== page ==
Afraid of Getting Depressed? Try Going For a Run.

Authors of a new study believe they've found why exercise helps protect from depression.

It's no secret that regular exercise can help protect you from depression. Authors of a new study published in the journal Cell believe they've found the reason why. The secret, they say, is found in a muscle enzyme called PCC-1alpha.


Gretchen Reynolds of The New York Times explains:

"A wealth of earlier research by these scientists and others had shown that aerobic exercise, in both mice and people, increases the production within muscles of an enzyme called PGC-1alpha. In particular, exercise raises levels of a specific subtype of the enzyme known unimaginatively as PGC-1alpha1. The Karolinska scientists suspected that this enzyme somehow creates conditions within the body that protect the brain against depression."

To test this hypothesis, researchers at the Karolinska Institute in Stockholm bred special mice with abnormally high levels of PGC-1alpha1. (Scientists had previously taken another set of mice and made them "depressed" by exposing them over time to stimuli that caused the mice to lose weight and exhibit dispirited behaviors) The newly bred group displayed a boosted resilience to the noticeable effects of depression. 

The researchers then tested humans and found similar results: building up PGC-1alpha1 helped ward off depression. Whether exercising can be proven to help treat people already depressed remains to be seen, though one of the researchers told Reynolds that he's confident it would.

Read more at The New York Times

Read the whole study here

Photo credit: Warren Goldswain / Shutterstock

​There are two kinds of failure – but only one is honorable

Malcolm Gladwell teaches "Get over yourself and get to work" for Big Think Edge.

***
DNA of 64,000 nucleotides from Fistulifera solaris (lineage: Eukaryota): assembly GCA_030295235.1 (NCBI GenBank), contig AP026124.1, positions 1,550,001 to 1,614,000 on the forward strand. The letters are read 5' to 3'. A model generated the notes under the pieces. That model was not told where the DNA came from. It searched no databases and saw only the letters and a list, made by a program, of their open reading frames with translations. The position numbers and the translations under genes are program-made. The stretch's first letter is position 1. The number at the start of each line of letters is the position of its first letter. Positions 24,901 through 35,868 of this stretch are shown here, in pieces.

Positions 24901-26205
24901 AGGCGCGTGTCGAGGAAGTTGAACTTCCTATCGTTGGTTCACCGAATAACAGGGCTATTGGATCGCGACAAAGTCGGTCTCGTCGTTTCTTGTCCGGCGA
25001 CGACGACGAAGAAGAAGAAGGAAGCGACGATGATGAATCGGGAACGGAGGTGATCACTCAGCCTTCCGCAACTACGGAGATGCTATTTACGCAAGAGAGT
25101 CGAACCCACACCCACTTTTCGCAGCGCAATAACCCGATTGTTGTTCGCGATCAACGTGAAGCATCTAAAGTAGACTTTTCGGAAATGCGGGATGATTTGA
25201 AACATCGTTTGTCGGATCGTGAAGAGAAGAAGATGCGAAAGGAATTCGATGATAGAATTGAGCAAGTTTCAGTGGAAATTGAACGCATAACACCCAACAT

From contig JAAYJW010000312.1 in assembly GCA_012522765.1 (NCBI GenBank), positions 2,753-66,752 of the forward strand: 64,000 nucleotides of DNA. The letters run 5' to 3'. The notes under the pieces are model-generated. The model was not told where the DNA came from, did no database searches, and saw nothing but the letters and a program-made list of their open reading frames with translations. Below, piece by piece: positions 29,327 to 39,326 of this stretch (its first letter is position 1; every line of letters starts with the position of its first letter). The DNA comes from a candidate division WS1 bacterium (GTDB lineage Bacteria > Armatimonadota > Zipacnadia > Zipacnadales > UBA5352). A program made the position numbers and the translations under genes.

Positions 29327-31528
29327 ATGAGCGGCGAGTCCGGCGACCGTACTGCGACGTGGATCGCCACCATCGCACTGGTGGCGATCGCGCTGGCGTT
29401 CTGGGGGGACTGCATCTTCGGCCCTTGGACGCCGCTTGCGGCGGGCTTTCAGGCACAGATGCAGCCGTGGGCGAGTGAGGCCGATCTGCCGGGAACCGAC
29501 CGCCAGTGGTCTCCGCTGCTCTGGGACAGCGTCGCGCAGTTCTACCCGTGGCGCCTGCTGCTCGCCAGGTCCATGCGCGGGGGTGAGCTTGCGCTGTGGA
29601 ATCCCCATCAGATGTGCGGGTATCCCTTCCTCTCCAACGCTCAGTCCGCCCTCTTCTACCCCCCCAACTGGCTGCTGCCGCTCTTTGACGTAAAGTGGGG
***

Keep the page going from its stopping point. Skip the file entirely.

Big Think Edge
  • Learn to recognize failure and know the big difference between panicking and choking.
  • At Big Think Edge, Malcolm Gladwell teaches how to check your inner critic and get clear on what failure is.
  • Subscribe to Big Think Edge before we launch on March 30 to get 20% off monthly and annual memberships.
Keep reading Show less

Why is 18 the age of adulthood if the brain can take 30 years to mature?

Neuroscience research suggests it might be time to rethink our ideas about when exactly a child becomes an adult.

Mind & Brain
  • Research suggests that most human brains take about 25 years to develop, though these rates can vary among men and women, and among individuals.
  • Although the human brain matures in size during adolescence, important developments within the prefrontal cortex and other regions still take pace well into one's 20s.
  • The findings raise complex ethical questions about the way our criminal justice systems punishes criminals in their late teens and early 20s.
Keep reading Show less

Believe in soulmates? You're more likely to 'ghost' romantic partners.

Does believing in true love make people act like jerks?

Thought Catalog via Unsplash
Sex & Relationships
  • Ghosting, or cutting off all contact suddenly with a romantic partner, is not nice.
  • Growth-oriented people (who think relationships are made, not born) do not appreciate it.
  • Destiny-oriented people (who believe in soulmates) are more likely to be okay with ghosting.
Keep reading Show less

Mini-brains attach to spinal cord and twitch muscles

A new method of growing mini-brains produces some startling results.

(Lancaster, et al)
Surprising Science
  • Researchers find a new and inexpensive way to keep organoids growing for a year.
  • Axons from the study's organoids attached themselves to embryonic mouse spinal cord cells.
  • The mini-brains took control of muscles connected to the spinal cords.
Keep reading Show less